# How to find a branch of $\mathrm{log}(iz)$ such that it's analytic in a fixed region

The question as a whole is given as (I'll remove part a since it's not relevant I think)

Define $f$ and $g$ by $f(z) = \mathrm{Log}(iz)$ and $g(z) = z^{-1}\mathrm{Log}(z+1)$.
b. Find a branch of $\mathrm{log}(iz)$ which is analytic in the region $\{z:{\bf Im}(z)>0\}.$
where $\mathrm{log}$ is multi-valued.

I know how to first find the set of points in the plane so that the Log of some polynomial allows it to be analytic, by using the principal branch $\mathbb{C} \backslash (-\infty,0]$. But I'm not sure how I could do the reverse.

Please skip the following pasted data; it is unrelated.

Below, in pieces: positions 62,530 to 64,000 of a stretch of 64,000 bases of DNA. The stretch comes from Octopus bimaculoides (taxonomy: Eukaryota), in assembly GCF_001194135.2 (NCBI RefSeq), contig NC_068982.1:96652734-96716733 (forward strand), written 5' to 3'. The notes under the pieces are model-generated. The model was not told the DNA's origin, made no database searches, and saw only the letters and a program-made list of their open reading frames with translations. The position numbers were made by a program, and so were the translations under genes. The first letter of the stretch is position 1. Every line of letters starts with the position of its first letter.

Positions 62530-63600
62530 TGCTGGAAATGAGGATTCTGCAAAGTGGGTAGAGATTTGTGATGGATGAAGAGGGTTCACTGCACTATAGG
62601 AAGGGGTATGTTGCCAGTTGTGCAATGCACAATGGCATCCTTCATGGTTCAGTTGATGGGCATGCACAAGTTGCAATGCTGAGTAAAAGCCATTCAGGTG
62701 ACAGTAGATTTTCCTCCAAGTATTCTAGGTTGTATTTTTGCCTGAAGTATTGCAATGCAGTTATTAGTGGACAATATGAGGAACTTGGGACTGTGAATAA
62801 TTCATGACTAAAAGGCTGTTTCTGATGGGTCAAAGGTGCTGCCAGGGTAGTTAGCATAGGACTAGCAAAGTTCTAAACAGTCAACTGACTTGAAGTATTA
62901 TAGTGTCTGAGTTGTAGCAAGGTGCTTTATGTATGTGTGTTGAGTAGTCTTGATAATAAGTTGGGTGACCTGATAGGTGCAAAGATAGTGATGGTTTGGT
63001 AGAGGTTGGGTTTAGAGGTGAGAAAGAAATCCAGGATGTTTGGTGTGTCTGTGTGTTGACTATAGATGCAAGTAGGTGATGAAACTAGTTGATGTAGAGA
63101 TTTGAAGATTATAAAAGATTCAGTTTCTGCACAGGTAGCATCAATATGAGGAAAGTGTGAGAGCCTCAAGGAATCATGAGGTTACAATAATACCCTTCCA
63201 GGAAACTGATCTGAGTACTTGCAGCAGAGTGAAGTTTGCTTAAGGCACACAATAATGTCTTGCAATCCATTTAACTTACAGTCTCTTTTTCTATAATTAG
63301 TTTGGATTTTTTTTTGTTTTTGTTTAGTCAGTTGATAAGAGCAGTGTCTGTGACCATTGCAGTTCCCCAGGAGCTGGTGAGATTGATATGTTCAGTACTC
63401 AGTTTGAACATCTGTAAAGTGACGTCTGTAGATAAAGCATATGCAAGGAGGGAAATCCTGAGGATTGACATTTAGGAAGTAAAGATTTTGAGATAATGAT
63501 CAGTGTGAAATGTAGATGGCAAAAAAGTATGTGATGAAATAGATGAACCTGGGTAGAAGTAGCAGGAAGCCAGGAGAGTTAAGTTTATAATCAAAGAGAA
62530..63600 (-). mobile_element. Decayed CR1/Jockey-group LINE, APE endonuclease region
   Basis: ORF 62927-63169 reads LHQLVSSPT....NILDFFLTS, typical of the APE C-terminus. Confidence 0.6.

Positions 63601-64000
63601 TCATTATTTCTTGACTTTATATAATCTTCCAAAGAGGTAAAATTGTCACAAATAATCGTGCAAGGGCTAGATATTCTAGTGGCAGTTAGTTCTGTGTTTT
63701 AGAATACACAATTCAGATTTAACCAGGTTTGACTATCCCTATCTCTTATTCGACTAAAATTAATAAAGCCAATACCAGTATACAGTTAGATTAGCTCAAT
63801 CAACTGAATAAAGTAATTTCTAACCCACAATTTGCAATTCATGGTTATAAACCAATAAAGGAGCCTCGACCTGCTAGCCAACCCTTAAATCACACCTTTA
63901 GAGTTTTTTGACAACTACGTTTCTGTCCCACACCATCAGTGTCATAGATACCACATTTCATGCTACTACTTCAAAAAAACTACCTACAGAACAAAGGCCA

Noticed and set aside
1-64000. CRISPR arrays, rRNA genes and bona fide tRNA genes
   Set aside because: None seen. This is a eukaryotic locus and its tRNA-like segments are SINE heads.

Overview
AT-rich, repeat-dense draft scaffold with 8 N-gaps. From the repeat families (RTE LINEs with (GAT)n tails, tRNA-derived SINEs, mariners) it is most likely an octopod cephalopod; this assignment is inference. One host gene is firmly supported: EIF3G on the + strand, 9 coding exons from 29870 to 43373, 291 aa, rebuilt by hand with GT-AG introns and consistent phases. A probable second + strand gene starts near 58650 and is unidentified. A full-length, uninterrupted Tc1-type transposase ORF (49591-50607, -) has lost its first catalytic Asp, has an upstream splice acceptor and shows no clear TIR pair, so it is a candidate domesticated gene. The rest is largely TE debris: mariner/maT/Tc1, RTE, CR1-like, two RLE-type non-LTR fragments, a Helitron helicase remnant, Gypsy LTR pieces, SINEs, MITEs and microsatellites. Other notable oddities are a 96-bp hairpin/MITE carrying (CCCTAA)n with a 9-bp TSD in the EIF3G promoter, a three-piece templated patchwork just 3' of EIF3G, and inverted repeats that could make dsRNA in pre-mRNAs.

• math.stackexchange.com/questions/555020/… – user29418 Aug 29 '17 at 3:20
• Removing any ray through the origin and infinity as long as it's not above the real axis should probably work – user29418 Aug 29 '17 at 3:22
• If $U$ is a simply connected open set not containing $0$ then $\frac{1}{z}$ is analytic on $U$ and so is $L(z) = \int_a^z \frac{1}{s}ds$ – reuns Aug 29 '17 at 9:30

If $g$ is the principle branch of logarithm then $g(-iz)+i\dfrac{\pi}{2}$ is such a branch.